Bronze casting (history)
The picture was taken in the Vatican Rome.

Bronze casting (history)


A brief history of bronze and lost wax casting

During the third millennium B.C., ancient Greek artisans experimented with beeswax carvings and discovered that bronze had distinct advantages over copper in the creation of statues. Bronze is an alloy of 90 percent copper and ten percent tin. It has a lower melting point than copper, remains in a liquid state longer than copper when filling molds, and it also produces a better quality casting than pure copper with a superior tensile strength. The melting point of bronze is approximately 9500C (1,7420F) and copper’s melting point is 1,0850C (1,9840F).

Greeks and Romans have an extended history in the creation of bronze sculpture. Thousands of images of gods and heroes, as well as acclaimed athletes and philosophers, filled the temples and public spaces in Greece and Rome. There were many sources of copper around the Mediterranean to supply these artisans, but the island of Cyprus, whose name derives from the Greek word copper, was their mainstay. Tin was imported from places as far as Turkey, Afghanistan, and England.

The earliest large-scale Greek bronze statues were produced with the simple and crude technique known as sphyrelaton (meaning hammer driven). Sphyrelata were created by hammering thin sheets of bronze around a core of wood previously carved to take the desired shape.

The technique appears to be of oriental origin, imported from north-Syrian workers arriving in Greece around the 17th century B.C. Significant sphyrelaton works were attributed to the mythical figure of Daedalus, as similar votives were discovered from excavations on the island of Crete. Sphyrelaton went out of use around 500 – 480 B.C. and was replaced with lost-wax casting as the major technique used in the production of bronze statuary.

Lost Wax Casting


Solid lost-wax casting, which is the earliest and simplest process, uses a solid wax model. The model is wrapped in clay, then heated to remove the wax and harden the clay. The model is turned upside down and molten bronze is poured into it. When the metal cools, the clay is broken to reveal the solid bronze sculpture. Other forms of lost-wax casting include hollow lost-wax casting by the direct process and hollow lost-wax casting by the indirect process.

With the hollow lost-wax casting by the direct process, the sculptor is able to produce larger works cast in several pieces, i.e. the head, body, arms, and legs. The framework made of iron rods is used to secure the model’s core. This core is then coated with wax, with ventilation added to support easy flow of molten metal, and to allow gases to escape to ensure a uniform casting. The model is then coated with a layer of clay, and heated to remove the wax. The mold is reheated again for a longer period of time to remove any wax residue. Molten bronze is then poured into the mold until it’s full. When the bronze has completely cooled, the mold is broken and is ready for finishing.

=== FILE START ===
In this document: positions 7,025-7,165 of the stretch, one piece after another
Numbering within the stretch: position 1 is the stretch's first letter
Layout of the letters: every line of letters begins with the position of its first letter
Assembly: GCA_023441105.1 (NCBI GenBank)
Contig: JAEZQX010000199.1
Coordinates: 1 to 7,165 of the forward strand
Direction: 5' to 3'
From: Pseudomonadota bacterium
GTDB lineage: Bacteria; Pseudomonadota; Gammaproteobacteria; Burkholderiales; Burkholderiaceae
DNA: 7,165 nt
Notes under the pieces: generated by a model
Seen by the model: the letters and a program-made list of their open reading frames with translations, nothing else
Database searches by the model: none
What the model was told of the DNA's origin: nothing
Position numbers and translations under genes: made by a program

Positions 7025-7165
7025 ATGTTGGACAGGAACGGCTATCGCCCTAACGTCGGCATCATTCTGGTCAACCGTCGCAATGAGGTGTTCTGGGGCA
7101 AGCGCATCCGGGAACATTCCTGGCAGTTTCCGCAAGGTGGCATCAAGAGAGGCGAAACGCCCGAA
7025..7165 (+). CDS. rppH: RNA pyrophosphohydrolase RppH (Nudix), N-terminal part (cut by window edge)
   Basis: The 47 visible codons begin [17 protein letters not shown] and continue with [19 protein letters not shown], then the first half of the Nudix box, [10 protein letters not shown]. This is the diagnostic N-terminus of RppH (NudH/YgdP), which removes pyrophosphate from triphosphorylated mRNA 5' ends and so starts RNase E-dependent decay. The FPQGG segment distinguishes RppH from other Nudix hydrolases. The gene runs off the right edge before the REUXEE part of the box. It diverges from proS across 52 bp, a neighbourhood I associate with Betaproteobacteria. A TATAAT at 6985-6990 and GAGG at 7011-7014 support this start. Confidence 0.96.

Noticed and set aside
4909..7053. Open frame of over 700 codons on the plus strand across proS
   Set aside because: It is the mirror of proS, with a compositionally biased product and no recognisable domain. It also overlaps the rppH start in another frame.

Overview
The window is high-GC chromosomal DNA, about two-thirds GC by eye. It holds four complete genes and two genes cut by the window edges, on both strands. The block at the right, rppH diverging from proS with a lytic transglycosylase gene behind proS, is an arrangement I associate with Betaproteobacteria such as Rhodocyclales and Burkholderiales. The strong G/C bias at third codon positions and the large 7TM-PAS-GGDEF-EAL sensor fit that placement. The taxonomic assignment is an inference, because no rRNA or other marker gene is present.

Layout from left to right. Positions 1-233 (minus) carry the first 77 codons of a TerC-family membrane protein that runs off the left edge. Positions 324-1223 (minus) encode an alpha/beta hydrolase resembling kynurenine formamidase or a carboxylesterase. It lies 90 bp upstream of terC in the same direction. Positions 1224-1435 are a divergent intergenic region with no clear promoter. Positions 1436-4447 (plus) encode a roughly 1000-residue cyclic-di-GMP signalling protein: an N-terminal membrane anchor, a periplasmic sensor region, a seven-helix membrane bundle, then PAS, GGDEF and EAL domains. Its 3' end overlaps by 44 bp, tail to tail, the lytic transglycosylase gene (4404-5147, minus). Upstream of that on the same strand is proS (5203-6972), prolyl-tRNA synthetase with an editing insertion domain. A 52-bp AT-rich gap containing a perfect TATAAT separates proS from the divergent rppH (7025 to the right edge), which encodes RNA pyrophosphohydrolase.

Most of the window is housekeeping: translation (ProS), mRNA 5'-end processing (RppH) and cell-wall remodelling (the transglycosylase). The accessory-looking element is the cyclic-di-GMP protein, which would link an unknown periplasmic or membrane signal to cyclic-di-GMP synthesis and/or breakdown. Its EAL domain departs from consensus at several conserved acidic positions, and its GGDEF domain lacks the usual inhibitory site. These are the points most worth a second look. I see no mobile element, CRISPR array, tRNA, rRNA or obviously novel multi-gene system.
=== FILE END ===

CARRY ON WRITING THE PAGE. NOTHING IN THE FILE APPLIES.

For hollow lost-wax casting by the indirect process, the wax model is not lost in the casting process. This allows for replication of the same model in part and whole, and to cast large-scale statues in sections. Because of the advantage offered by the indirect process, Greeks and Romans used this method of casting to produce large-scale statues.

The initial model is usually made of clay or plaster. A mold is then made around the model to duplicate its form. The mold is then cut into sections without undercutting the model. After drying, the model pieces are secured together with a thin layer of beeswax. The artist assesses the form for authenticity in the molds details. He/she makes corrections as needed. Funnels, channels, and vents are attached to the model before being covered with layers of clay.

The mold is heated twice and during the second heating, molten bronze is poured into the mold. After cooling, each mold section is broken open to reveal each section of the bronze statue. The sections are then cleaned up with abrasives. All pieces are then joined together through welding or mechanical means. The sculptor adds on decorative touches through chiseling, hammering, inlays of other metals, and stonework. These fine details are why the Greeks and Romans are so famously known for their precision craftsmanship and this art form is still used today by artists all over the world.